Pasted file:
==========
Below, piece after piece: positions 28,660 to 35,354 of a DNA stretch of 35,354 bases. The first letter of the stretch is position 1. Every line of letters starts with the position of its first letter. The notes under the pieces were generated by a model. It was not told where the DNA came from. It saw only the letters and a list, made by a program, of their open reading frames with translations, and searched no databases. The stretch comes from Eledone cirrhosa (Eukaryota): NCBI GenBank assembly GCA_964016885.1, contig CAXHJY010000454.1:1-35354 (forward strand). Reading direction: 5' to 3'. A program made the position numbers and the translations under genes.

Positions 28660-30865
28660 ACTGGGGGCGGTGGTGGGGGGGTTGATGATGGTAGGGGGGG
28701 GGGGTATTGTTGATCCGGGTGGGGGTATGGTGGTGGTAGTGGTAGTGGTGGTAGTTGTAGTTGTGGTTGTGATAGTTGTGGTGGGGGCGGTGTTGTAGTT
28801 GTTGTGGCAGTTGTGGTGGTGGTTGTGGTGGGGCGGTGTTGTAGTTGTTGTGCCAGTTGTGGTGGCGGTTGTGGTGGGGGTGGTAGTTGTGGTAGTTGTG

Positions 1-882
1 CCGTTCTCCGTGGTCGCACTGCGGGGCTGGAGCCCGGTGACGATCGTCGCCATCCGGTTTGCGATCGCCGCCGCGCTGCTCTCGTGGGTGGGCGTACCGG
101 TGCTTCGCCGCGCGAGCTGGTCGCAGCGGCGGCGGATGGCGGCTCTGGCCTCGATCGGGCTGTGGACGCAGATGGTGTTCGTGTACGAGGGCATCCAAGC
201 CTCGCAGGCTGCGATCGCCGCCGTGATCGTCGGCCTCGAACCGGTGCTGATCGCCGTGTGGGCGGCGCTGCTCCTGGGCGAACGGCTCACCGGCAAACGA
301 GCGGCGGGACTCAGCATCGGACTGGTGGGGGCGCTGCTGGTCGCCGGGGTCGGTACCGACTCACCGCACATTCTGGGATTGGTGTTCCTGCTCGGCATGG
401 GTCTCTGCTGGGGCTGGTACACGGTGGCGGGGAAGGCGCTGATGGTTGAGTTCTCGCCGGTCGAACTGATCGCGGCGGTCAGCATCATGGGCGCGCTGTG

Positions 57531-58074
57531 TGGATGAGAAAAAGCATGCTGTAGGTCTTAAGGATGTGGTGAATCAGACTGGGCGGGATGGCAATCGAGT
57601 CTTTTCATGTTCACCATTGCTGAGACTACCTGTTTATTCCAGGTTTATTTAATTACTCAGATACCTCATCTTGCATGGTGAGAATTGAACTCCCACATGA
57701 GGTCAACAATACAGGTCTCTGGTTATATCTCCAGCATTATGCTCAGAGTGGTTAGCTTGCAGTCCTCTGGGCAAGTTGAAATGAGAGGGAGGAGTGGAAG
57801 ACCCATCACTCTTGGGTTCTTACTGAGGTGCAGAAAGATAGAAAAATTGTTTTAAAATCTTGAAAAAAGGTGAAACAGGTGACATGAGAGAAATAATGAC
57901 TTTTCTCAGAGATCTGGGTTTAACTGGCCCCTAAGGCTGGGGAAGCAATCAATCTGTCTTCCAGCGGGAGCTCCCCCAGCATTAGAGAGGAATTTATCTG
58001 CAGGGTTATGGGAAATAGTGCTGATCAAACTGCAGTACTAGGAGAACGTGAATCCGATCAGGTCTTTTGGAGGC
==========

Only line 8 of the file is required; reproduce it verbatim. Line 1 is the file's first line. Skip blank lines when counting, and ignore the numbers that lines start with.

101 TGCTTCGCCGCGCGAGCTGGTCGCAGCGGCGGCGGATGGCGGCTCTGGCCTCGATCGGGCTGTGGACGCAGATGGTGTTCGTGTACGAGGGCATCCAAGC